"How can you make magic from the elements of combustibles ...."
Purvi Shah, poet; author of Terrain Tracks
Some say life mirrors the vision one sees in it. If one is angry, hatred for things and for people fill the life. If one is joyful, one sees joy in everything and in everyone . It is the kind of expression that one may encounter in one of the innumerable courses on the art of living, as well. An apparently enlightened being will be saying it from the podium. And the ones listening apparently inject these enlightening words into their lives and transform it, just as if it could be achieved by a spell.
Magic is very interesting. It shows changes occurring in a time frame that apparently seems impossible in the natural frame that the human eye sees. It amazes the mind and the mind applauds such feats. The next moment the audience steps out of the auditorium, and all that remains is the sense of amazement and appreciation. The magic is there no more, only a memory of it remains.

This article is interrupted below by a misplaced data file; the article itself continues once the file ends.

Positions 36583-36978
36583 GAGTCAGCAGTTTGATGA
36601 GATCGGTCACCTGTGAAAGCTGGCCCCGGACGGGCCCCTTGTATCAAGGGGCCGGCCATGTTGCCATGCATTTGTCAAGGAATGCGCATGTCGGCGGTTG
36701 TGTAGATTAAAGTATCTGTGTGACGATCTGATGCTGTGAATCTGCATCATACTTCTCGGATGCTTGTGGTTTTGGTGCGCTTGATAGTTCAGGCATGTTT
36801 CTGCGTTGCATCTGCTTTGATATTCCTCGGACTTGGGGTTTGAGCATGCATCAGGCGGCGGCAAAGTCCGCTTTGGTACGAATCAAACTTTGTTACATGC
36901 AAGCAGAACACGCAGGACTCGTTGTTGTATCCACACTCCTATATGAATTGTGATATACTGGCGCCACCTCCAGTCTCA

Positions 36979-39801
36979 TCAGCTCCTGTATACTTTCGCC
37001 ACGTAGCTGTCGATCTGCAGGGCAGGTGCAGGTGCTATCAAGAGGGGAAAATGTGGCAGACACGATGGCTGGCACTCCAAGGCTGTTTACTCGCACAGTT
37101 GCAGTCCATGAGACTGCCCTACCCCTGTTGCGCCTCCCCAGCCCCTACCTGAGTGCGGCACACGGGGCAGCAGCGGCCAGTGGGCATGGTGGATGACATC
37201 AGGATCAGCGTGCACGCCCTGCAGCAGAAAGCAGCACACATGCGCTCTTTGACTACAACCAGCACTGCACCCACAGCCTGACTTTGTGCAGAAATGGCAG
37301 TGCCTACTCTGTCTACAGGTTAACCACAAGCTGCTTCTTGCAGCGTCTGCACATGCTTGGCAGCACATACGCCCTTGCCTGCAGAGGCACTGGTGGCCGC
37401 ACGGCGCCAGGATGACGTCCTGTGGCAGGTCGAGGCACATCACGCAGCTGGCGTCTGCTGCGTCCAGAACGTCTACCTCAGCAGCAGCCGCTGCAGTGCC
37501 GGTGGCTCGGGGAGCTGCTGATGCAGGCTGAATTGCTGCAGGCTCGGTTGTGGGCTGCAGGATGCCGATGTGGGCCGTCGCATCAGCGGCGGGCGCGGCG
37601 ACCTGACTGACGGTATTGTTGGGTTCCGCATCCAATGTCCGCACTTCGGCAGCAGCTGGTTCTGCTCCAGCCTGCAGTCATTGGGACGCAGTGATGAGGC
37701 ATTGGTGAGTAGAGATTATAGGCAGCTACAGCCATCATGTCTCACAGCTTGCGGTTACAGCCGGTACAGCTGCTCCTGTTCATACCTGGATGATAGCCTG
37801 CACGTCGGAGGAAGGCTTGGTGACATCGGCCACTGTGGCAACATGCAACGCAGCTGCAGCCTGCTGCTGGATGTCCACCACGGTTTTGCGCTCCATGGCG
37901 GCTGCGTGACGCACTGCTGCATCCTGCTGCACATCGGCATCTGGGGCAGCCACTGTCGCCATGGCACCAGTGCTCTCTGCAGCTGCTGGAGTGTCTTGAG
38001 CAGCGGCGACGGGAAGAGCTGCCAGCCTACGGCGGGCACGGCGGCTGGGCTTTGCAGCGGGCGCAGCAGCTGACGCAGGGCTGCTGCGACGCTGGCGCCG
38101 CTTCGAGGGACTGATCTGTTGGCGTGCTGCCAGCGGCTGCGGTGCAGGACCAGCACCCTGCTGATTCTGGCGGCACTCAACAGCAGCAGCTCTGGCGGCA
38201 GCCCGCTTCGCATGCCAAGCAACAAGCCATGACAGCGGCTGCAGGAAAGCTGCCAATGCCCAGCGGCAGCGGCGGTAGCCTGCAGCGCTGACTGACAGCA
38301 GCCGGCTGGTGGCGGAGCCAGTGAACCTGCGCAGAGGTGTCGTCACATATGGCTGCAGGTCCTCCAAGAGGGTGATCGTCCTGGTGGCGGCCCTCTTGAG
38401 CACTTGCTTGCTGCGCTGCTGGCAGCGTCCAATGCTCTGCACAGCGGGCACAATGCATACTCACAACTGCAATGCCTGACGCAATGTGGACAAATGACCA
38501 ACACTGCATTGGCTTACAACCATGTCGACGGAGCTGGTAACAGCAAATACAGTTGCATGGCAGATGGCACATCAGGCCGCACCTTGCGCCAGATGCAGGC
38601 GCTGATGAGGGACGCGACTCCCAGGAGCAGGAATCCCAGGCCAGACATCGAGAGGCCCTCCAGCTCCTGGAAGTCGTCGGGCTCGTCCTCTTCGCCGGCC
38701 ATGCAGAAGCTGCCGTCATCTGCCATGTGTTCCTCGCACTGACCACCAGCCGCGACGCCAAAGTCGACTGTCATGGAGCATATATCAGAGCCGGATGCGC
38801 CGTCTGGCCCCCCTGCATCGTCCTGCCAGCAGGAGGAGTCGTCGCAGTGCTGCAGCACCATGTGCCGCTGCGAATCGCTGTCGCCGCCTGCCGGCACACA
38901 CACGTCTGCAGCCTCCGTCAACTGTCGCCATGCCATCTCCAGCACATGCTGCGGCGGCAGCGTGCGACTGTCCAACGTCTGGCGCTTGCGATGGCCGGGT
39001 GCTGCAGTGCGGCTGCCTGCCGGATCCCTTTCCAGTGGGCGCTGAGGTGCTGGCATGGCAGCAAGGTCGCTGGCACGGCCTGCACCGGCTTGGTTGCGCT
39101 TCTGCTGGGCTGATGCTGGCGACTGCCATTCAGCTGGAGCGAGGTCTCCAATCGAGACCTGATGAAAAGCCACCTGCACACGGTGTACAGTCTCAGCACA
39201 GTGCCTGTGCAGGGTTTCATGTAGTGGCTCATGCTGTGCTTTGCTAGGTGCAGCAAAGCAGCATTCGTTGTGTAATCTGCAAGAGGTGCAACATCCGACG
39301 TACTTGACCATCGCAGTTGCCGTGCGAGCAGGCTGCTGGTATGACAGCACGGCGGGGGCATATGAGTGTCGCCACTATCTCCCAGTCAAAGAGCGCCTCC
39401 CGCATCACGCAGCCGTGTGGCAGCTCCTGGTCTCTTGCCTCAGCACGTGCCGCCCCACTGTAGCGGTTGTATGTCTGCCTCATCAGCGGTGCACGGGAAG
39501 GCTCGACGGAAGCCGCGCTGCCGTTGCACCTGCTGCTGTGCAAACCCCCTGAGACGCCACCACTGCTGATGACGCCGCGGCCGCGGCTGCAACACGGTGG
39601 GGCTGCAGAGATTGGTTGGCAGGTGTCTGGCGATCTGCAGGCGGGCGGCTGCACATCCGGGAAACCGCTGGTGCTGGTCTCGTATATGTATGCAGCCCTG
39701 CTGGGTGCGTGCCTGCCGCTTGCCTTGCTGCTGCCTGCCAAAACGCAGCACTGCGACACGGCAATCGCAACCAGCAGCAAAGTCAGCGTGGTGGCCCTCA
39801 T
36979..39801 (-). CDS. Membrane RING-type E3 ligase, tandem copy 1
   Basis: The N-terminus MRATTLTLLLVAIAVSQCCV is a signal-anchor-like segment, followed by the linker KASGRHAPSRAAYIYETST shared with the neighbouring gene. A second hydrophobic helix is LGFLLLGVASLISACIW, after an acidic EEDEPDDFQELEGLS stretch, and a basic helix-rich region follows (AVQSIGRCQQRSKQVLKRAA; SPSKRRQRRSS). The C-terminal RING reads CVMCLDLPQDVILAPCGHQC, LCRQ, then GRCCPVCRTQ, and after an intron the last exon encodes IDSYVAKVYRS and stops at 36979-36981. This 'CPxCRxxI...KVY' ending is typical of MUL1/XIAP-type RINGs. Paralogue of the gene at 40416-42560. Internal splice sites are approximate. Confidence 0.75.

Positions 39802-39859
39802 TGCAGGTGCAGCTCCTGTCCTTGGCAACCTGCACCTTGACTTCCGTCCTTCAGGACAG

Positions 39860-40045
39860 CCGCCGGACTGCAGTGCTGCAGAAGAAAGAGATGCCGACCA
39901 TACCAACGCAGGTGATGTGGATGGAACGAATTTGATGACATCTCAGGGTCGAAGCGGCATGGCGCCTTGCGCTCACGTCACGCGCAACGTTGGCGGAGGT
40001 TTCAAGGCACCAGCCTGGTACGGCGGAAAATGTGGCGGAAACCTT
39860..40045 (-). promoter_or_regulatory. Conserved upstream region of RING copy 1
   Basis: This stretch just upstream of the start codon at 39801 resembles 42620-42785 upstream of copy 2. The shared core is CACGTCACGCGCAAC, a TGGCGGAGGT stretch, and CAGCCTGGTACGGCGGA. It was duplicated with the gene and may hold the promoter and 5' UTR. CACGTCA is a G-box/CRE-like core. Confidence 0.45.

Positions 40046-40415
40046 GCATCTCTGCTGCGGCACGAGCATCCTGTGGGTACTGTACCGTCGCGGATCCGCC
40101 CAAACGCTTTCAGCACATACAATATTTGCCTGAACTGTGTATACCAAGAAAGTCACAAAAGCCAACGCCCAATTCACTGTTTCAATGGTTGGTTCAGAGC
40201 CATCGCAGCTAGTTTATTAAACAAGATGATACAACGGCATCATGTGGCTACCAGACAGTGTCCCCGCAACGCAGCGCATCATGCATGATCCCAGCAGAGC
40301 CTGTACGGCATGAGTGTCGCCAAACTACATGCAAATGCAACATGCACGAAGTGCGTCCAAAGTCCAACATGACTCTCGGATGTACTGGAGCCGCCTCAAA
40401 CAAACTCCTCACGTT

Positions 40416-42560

The interpretation of the "The Lamb" and "The Tyger", as delegated to us by our teachers in the course, was that, the poems are not so much about the individual animals, as it is about the One who made them. The One who can create the meek and mild lamb can also create a tiger "burning bright" in its "fearful symmetry". So all it said was about the 'magic' of the Creator???
Does the poem then end up like the speech of the apparently enlightened instructor of the art of living courses? Or, like the magician who only can perform 'magic'? Does a layman's life, with its "elements of combustibles", have the possibility of becoming magic???
TO BE CONTD.